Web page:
Jesuit missionary to China; b. Maastricht, April 2, 1624; d. T'ai Ts'ang, Nov. 4 or 9, 1676. He entered the Society of Jesus at Malines on Sept. 28, 1641, taught humanities and rhetoric for six years in Belgium, and made his priestly studies at Louvain. He left for China in 1656 and traveled through much of India on foot, arriving in China in 1659. Except for the years 1665 to 1671, when he was imprisoned and then exiled to Canton, he labored continuously in the missions around Shanghai. Aided by devoted and frequently highly educated catechists, he established and ministered several missions in the canal districts. He composed a series of pastoral books in Chinese, including catechisms for neophytes, refutations of paganism, the essentials for entering into the Church, and songbooks. His principal work is Historia Tartaro-Sinica nova (1660–66), written during exile in Canton. It relates the last phase of the Manchu takeover in China and the persecution by the four regents up until the expulsion of the missionaries (1660–68). In 1667 Rougemont addressed a memorial to Father Paul Oliva, General of the Jesuits, in favor of an indigenous Chinese clergy who would be permitted to read the Breviary and say Mass in Chinese. He also collaborated with the Jesuit Prospero intorcetta and others in a biography of Confucius and a tractate on his doctrines.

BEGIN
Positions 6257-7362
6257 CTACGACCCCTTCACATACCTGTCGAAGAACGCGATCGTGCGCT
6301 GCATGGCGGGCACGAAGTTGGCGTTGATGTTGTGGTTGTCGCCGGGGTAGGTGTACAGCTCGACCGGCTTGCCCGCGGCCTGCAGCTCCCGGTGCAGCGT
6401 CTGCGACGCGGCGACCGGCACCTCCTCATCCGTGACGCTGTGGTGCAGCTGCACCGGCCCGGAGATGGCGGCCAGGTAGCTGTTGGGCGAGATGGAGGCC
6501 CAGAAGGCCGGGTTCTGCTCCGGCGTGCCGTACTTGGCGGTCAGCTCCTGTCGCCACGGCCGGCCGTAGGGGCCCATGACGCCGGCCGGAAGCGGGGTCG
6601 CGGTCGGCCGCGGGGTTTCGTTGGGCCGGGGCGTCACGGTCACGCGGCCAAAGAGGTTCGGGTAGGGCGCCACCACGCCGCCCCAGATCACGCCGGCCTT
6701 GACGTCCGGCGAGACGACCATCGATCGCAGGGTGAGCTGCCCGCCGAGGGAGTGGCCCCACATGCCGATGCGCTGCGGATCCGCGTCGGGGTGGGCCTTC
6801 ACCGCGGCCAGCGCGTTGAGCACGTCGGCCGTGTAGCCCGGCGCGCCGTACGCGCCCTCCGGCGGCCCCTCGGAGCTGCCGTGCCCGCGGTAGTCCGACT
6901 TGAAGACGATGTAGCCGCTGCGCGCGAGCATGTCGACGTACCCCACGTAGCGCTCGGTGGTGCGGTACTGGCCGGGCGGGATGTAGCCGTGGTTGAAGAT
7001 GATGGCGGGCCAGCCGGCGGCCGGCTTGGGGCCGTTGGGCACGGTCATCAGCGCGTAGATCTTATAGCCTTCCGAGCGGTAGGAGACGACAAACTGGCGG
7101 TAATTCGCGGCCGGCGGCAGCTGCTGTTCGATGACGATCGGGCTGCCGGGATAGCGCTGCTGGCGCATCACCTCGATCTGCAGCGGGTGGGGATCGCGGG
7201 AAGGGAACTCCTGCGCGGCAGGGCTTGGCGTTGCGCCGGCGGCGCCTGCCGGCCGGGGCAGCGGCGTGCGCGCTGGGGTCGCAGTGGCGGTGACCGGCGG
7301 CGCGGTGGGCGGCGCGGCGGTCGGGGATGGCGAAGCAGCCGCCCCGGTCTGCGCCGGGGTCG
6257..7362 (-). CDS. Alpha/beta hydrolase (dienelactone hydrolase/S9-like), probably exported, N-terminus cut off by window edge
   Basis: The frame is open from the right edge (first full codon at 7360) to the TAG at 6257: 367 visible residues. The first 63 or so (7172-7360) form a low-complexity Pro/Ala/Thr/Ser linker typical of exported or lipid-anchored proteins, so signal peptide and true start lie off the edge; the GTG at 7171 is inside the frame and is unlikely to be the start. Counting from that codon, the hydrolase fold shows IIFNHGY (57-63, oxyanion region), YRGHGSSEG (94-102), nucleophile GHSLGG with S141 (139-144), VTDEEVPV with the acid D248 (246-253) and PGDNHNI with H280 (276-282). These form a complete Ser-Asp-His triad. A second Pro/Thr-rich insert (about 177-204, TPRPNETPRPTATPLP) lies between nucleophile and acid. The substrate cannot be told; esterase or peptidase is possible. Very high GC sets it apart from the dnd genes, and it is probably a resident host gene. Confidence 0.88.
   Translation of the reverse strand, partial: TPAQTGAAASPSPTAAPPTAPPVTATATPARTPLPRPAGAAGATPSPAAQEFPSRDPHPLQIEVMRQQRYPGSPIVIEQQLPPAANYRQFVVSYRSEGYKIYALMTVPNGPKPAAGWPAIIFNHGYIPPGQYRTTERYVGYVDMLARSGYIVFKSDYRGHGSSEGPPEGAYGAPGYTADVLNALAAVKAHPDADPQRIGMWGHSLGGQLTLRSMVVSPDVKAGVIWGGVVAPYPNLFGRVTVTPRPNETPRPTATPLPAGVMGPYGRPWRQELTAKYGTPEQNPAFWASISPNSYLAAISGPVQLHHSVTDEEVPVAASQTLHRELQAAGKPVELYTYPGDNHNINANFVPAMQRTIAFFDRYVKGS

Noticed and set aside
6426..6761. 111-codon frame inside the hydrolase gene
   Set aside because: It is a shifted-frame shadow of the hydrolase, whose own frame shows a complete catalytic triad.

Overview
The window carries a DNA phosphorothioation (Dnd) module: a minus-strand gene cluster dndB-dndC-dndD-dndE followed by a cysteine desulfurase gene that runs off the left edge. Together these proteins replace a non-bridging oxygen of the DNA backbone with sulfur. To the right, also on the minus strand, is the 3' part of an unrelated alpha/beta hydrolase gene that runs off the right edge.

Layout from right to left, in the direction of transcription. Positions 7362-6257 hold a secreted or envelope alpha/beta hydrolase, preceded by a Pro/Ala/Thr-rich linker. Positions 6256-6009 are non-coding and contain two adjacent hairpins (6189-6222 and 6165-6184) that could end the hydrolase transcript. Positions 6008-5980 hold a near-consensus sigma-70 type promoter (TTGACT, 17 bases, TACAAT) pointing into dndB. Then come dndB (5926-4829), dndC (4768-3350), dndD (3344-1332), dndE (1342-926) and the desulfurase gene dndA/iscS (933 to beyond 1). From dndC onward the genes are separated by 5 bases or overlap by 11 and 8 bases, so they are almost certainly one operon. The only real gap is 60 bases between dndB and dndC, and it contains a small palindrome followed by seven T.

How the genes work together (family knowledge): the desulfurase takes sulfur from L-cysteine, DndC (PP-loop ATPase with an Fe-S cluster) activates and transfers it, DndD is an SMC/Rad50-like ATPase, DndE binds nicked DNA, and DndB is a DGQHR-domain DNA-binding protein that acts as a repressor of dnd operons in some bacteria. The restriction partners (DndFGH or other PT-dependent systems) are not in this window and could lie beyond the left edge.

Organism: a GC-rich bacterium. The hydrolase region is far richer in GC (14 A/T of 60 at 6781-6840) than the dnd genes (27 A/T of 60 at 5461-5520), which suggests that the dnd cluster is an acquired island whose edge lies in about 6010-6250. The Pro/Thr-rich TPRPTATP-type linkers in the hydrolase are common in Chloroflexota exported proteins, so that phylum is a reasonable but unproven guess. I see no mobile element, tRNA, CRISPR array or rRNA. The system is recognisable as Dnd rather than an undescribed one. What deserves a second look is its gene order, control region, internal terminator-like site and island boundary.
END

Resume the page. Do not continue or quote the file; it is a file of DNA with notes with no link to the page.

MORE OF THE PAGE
Bibliography: l. pfister, Notices biographiques et bibliographiques sur les Jésuites de l'ancienne mission de Chine 1552–1773, 2 v. (Shanghai 1932–34) 1:333–338.
[j. h. campana]